Yukon premier Darrell Pasloski not giving up on controversial Bill S-6

Yukon premier Darrell Pasloski is not backing down from his support for Bill S-6, even as the winds of change blow through Ottawa. The Liberals campaigned on a promise to repeal the controversial legislation.

Liberals campaigned on promise to repeal legislation

Yukon Premier Darrell Pasloski says he still hopes to find compromise on Bill S-6. 'I remain optimistic,' he said. (Philippe Morin/CBC)

Yukon Premier Darrell Pasloski is not about to throw in the towel, when it comes to changing the territory's environmental assessment processes.

Bill S-6 has been a lightning rod for First Nations in the territory, who see the legislation as an affront to their negotiated treaty rights. The bill, passed earlier this year, amends the Yukon Environmental and Socio-economic Assessment Act. 

Justin Trudeau's Liberal party campaigned on a promise to repeal the legislation. 

"Let's sit down either bi-laterally — First Nations and Yukon government — or maybe with the new Liberal government and see how we can work through this," Pasloski told Sandi Coleman on CBC's A New Day this morning.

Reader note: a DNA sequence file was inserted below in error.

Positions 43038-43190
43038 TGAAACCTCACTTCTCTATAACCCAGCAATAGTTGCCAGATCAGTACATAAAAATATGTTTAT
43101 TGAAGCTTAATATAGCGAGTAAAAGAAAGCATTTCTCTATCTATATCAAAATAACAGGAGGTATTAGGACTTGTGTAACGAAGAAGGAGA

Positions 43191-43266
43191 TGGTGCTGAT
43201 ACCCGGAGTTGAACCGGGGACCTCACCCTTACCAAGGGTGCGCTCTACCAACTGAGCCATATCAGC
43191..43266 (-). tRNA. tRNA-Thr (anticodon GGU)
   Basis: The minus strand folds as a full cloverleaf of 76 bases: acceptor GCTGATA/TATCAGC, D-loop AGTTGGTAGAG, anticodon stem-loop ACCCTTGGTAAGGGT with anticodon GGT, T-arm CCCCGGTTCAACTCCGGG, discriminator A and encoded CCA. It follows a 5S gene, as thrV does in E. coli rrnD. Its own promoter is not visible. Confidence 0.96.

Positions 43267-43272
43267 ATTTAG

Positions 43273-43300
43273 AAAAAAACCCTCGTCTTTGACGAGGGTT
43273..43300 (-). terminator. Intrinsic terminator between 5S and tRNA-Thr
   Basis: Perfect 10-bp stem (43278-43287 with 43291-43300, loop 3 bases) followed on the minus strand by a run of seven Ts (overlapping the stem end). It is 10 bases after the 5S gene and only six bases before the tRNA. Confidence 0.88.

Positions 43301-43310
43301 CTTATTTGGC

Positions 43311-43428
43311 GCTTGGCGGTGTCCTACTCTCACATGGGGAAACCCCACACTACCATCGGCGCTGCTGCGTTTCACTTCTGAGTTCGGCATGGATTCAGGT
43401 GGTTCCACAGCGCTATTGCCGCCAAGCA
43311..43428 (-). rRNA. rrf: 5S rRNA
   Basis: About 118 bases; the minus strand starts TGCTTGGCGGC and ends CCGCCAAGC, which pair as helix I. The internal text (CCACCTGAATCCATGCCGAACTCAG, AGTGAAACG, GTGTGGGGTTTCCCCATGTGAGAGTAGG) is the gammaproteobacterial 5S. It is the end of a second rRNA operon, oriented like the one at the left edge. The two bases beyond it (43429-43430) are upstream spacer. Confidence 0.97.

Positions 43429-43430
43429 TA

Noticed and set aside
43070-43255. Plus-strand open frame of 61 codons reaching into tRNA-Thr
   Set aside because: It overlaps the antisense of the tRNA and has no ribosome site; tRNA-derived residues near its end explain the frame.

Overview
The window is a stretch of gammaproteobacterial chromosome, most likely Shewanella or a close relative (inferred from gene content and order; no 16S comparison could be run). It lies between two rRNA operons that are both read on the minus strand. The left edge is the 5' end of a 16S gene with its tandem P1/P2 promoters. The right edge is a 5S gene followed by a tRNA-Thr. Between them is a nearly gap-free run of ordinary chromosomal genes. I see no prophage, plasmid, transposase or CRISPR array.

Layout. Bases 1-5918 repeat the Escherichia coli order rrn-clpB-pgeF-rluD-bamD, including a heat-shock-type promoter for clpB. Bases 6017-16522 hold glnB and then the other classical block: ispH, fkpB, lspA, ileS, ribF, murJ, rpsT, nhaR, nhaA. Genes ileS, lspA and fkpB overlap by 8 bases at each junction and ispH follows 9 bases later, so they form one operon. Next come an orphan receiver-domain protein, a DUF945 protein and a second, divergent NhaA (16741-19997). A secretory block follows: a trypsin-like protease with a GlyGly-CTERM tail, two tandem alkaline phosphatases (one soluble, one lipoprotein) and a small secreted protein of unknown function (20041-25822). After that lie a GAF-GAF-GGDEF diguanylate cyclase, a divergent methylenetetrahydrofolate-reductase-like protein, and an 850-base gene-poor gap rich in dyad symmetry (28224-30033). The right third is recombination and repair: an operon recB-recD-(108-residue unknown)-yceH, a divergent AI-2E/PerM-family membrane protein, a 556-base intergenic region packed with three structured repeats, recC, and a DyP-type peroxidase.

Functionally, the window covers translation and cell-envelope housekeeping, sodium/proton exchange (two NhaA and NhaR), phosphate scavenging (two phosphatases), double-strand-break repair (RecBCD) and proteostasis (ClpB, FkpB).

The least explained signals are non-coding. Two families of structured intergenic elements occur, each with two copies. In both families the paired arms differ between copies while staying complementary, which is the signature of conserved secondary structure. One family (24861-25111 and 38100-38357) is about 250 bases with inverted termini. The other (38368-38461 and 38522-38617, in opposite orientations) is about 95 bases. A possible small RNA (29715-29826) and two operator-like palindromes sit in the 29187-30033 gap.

"That offer is there, and I remain optimistic that we'll be able to have that conversation."

Pasloski maintains that the amendments will put the territory more in line with other jurisdictions, and therefore more attractive for investors and developers.

"If we have an assessment process that is harder or longer to get through than other jurisdictions in the country, that's just another strike against us," the premier said.

Three First Nations filed a lawsuit last week to fight the legislation, but have since signaled that they may drop it if the new government makes good on its promise to repeal it.


To encourage thoughtful and respectful conversations, first and last names will appear with each submission to CBC/Radio-Canada's online communities (except in children and youth-oriented communities). Pseudonyms will no longer be permitted.

By submitting a comment, you accept that CBC has the right to reproduce and publish that comment in whole or in part, in any manner CBC chooses. Please note that CBC does not endorse the opinions expressed in comments. Comments on this story are moderated according to our Submission Guidelines. Comments are welcome while open. We reserve the right to close comments at any time.

Become a CBC Member

Join the conversationCreate account

Already have an account?